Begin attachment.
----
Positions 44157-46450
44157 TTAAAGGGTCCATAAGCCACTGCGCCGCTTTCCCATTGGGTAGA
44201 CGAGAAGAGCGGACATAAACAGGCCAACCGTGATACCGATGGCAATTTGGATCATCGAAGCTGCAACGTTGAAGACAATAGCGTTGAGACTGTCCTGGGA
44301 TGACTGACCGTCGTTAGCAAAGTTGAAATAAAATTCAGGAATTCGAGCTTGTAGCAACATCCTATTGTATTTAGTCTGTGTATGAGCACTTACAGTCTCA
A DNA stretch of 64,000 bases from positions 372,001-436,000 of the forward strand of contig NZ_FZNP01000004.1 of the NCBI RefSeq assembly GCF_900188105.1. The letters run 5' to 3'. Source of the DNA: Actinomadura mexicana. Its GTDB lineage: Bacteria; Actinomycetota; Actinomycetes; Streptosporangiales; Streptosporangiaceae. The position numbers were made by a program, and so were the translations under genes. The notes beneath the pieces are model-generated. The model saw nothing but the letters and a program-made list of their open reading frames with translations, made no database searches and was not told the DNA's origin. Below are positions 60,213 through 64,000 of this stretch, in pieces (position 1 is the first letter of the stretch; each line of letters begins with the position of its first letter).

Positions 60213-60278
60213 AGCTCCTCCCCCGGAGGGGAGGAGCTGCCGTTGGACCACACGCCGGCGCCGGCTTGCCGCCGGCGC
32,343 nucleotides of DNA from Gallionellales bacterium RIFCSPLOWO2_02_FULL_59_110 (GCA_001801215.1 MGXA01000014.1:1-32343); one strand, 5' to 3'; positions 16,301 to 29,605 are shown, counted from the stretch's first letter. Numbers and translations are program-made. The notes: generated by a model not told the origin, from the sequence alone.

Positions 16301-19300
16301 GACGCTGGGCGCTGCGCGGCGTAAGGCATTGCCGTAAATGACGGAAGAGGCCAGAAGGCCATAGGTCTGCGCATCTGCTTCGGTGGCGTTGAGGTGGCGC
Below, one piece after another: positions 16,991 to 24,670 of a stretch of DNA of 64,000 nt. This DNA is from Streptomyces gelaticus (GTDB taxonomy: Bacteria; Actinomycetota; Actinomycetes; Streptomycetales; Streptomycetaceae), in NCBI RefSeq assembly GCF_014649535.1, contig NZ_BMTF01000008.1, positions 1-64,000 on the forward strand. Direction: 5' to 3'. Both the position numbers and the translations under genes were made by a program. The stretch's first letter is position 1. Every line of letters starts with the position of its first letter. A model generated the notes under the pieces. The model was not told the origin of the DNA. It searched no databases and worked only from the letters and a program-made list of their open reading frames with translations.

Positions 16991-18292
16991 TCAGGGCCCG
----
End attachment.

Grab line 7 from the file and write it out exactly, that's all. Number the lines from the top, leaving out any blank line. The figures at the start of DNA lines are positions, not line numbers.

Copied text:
60213 AGCTCCTCCCCCGGAGGGGAGGAGCTGCCGTTGGACCACACGCCGGCGCCGGCTTGCCGCCGGCGC